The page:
Nowhere these days does that account for the extremely negative image of Orange culture appear in wider republican or nationalist story of the people of the island. The simple [Bigoted? – Ed] majoritarianism of the demographic shift, they believe, will take care of the unbelievers.
In the meantime, a Sinn Fein TD tweets a famous “party song” at a GAA function welcoming home victorious All Ireland champions Limerick to their home city with few remarks and little controversy.
As a political hypocrisy it’s such a commonplace no one sees it any more.
It becomes invisible to the average nationalist eye. Yet, the internally unchallenged idea of Orangism as synonymous as with the KKK may also be quietly killing moderate nationalism.
Years ago, Brian Feeney once said on TV that this hypocrisy was a feature of tribal life in Northern Ireland, something to the effect that no one wanted to call it out for fear of “our side” losing face.
What he didn’t say is that it is also damaging to the longer term ambitions of nationalism in particular since over time it has forced a lot of people who might have otherwise stayed in nationalism to bail out.
Twenty years ago, just before Christmas, republicans confidently predicted the demographic shift would move things decisively in their favour. They were sorely disappointed when the needle barely shifted.
When the proportion of Protestants dropped by 5% ten years ago, they were so delighted they missed the act that there was a barely 1% growth in Catholics (who’d been a majority in schools for a generation).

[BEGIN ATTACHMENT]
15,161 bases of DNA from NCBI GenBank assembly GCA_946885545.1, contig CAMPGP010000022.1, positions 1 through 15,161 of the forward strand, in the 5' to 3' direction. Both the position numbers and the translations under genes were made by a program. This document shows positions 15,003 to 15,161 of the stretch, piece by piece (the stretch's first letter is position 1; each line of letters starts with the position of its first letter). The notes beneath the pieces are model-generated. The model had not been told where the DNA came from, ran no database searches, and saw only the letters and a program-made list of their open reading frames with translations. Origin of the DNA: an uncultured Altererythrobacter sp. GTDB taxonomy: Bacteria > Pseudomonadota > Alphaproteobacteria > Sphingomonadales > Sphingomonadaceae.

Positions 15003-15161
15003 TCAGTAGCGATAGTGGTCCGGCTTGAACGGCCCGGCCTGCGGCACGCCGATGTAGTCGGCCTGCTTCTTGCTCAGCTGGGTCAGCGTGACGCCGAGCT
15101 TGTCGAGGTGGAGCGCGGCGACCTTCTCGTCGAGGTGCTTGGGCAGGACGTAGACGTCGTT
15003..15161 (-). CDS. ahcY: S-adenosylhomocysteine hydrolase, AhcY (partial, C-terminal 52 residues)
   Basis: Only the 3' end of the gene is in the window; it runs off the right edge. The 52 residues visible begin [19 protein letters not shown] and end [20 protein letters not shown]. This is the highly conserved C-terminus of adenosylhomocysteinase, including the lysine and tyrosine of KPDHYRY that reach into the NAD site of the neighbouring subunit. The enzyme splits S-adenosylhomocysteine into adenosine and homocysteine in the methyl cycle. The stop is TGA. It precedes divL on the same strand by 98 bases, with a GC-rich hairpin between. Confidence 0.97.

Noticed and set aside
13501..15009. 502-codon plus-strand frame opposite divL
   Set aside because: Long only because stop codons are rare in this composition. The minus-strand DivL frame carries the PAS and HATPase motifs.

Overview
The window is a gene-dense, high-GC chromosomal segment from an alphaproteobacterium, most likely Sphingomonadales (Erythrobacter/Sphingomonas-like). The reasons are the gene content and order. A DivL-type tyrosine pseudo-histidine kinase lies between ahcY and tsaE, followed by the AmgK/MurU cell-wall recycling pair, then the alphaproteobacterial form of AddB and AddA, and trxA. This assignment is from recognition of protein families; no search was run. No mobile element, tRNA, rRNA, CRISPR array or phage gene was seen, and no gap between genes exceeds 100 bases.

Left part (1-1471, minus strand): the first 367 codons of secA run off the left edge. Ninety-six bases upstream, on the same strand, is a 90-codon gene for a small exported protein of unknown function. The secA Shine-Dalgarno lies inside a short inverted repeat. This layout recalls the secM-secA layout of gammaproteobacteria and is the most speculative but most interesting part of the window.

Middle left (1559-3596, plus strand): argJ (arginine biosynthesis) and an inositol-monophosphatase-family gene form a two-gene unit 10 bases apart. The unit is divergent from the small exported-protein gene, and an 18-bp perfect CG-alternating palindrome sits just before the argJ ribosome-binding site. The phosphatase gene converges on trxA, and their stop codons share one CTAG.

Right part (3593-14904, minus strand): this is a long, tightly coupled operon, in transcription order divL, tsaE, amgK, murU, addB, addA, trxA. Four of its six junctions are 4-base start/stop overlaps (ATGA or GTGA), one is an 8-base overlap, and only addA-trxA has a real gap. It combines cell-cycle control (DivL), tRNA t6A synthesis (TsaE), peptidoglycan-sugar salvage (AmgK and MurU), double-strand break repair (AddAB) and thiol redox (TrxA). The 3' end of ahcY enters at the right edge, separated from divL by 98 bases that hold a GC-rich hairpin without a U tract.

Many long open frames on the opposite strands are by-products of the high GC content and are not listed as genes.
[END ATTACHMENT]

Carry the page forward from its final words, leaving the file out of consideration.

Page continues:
Something is going wrong for moderate nationalism in particular. Most nationalist leaders (with some exceptions) have taken their eye off what they need to succeed and has focused on the” failure of others”.
It’s poor compensation for voters many of whom are shifting further into the vengeful version of their political philosophy or leaving it altogether. How else to explain the failure of the demographic calculus?
Orangism has learned to live with the unjust stereotyping of their culture. The real and lasting damage is not to them any more, but to those who continue to hold it and try to prosper from it.
This deadlock over culture does not serve 32 county ambitions (which require a widely shared, and shareable understanding of what the future entails for the broader population) at all well.
My friend John Kellden reduces the genius of democratic Sweden into two words, Smorgasbord and Ombudsman. Of the latter he notes it’s…
…all about unions trying to make life very complicated for anyone running a business. We got free education, free healthcare and trains running on time out of it as well, which means it’s not all that bad. But complicated. For those of you who code, it’s like cramming everything about a society inside GitHub, and actually getting it to work.
That’s the work of true Irish republicans of good will. You can see it clearly in Micheál Martin’s generous and unconditional come-to-the-table smorgasbord of the Shared Island Initiative.
If we can bring our selves to take the comfortable worn in green glasses off and be the challenge function on our own transgressions rather than just our orange neighbours, relatives and friends.
Our struggle is not with ethnicity, it’s with a culture that insists (in contravention to both unionist and republican pretensions) on dividing us. We can change that, if we can find the will.
Mick is founding editor of Slugger. He has written papers on the impacts of the Internet on politics and the wider media and is a regular guest and speaking events across Ireland, the UK and Europe. Twitter: @MickFealty